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More Learning Tai Chi
further observations and conversations on learning tai chi

Instructor or Teacher

 

The detailed relationship of every movement and position of the hand is as important as any other aspect of Tai Chi practice, i.e. manoeuvring the legs, feet, hips, body and head, etc. The cleverly organised hand forms have an intrinsic relationship with the bodily patterns, positions and configurations. Every turn of the hand and wrist will effect the muscular activity of the entire arm, as well as the structure of the whole body. Therefore the hands must function intelligently with conscious form, becoming an integrated element in the composite movement. When you move correctly and freely in the Tai Chi Form, your inner energy will be projected outward through the very tips of the fingers.

Ordinarily when the shoulders and arms are relaxed and hang vertically down by your side the palms turn inward toward the body. It can be noted that the palms are curved and the fingers relaxed. The Tai Chi hand, however, is not as this natural gravitational relaxed hand. Conscious effort is used to straighten the fingers slightly, which in turn lengthens the palm. With the fingers separated slightly from each other this adds natural tenseness of the muscles and tendons. This kind of tension is an "intrinsic matter" because of the extra effort needed to separate the fingers. The hand is now in "neutral". Hands should never be permitted to relax completely, they are not decorations attached to the arms. A Tai Chi hand is alert and ready for action (having energy of its own) . A hand with the fingers consciously held tight together gestures stiffness in the palm and knuckles. This is "extrinsic tension".

An aspect that reflects the degree of energy used depends upon the force of gravity. When an arm is held vertically downward or is moving downward (no matter what the hand is doing) then the energy exerted intrinsically is less than when an arm is horizontal or moving upward.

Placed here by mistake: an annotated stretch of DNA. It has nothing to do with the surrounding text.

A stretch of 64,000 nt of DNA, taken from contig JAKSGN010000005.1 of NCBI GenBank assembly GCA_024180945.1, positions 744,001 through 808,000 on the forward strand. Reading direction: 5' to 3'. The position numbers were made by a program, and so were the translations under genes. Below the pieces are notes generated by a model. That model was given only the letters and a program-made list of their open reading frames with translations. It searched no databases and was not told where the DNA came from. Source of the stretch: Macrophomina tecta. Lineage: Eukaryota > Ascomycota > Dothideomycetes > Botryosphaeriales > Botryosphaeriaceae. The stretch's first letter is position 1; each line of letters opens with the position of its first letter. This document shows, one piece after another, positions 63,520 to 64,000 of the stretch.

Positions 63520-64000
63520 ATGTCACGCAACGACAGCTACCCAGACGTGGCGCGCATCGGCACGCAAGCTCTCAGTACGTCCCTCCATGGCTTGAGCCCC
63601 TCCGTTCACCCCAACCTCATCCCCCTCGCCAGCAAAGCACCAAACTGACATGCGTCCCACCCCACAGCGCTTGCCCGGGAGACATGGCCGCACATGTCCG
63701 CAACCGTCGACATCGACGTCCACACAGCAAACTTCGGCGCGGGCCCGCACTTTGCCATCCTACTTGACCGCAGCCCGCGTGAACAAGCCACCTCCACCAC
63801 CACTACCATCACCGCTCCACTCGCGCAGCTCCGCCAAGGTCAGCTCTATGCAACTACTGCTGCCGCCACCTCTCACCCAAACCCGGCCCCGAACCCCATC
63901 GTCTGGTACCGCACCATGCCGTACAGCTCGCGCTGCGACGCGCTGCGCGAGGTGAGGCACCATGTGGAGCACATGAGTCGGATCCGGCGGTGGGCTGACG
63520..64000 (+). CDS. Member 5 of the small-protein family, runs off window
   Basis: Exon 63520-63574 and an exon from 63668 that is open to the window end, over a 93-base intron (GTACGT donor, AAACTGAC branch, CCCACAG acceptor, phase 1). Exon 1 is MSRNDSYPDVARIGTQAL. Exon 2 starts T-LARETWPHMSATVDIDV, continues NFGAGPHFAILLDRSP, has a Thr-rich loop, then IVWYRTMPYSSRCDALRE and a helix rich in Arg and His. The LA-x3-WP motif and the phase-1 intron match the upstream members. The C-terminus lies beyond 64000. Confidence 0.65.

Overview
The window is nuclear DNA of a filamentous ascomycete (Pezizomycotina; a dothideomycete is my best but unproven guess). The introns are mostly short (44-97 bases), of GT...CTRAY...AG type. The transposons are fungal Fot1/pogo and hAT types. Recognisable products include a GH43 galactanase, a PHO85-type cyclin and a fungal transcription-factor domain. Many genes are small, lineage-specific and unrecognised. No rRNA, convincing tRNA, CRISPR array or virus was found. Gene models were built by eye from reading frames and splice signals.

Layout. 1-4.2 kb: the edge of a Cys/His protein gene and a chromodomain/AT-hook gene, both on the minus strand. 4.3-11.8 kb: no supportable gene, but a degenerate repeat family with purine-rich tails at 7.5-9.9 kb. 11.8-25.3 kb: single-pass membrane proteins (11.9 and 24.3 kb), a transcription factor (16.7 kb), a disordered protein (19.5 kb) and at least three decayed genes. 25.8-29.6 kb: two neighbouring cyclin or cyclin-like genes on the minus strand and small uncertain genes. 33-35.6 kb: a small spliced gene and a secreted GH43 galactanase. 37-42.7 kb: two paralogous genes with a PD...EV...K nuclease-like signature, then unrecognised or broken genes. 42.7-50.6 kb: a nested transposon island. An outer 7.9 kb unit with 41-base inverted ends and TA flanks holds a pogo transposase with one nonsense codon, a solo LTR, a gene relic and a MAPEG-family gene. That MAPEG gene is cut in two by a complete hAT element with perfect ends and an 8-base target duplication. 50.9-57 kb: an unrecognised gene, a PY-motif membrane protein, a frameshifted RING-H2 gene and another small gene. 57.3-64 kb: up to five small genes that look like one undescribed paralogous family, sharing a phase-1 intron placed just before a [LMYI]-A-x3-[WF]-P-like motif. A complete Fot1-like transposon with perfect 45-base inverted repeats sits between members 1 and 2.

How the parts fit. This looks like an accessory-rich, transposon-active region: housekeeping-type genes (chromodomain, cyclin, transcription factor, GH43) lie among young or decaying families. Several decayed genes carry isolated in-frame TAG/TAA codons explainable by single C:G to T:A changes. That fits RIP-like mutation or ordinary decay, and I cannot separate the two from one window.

Hands may be put into a category as having yin, yang or neutral energy. The movement and position of the arm / hand determine the energy value.

The labels "Instructor", "Teacher" and "Master" are given to Black Belts by students, by associations and sometimes by themselves. There is a difference between these labels. They are not the same.

Who are we talking about when we speak of an instructor, teacher or master. Surely we mean the leader of our class, club or association; the person whom we respect for their superior knowledge and experience. Most of all they are the person responsible for our education within the art. Of course there are Black Belts that don't see it as their duty to perform this vital function, but we still consider them as instructors since convention tells us that all Black Belts are instructors. In fact some Black Belts are instructors, some are teachers and some are just plain Black Belts.

Let us look at the meanings of the words themselves. An instructor instructs, that is he tells you what to do. He imparts absolute knowledge by repetition and rarely offers an explanation, there is no need to. You can just learn by copying and doing what you are told. This is an effective technique and has indeed turned out numerous "carbon-copy" Black Belts, perfect in technique and ready to go forth and instruct.

A teacher on the other hand teaches. He explains techniques, invites questions and fosters explanation. Students learn by experience of wrong as well as right and they develop into rounded and individual martial art practitioners. They copy but they examine what they have copied in terms of its effectiveness and individual appropriateness. A teacher is the real educator - and a student, or another teacher, can always learn from them.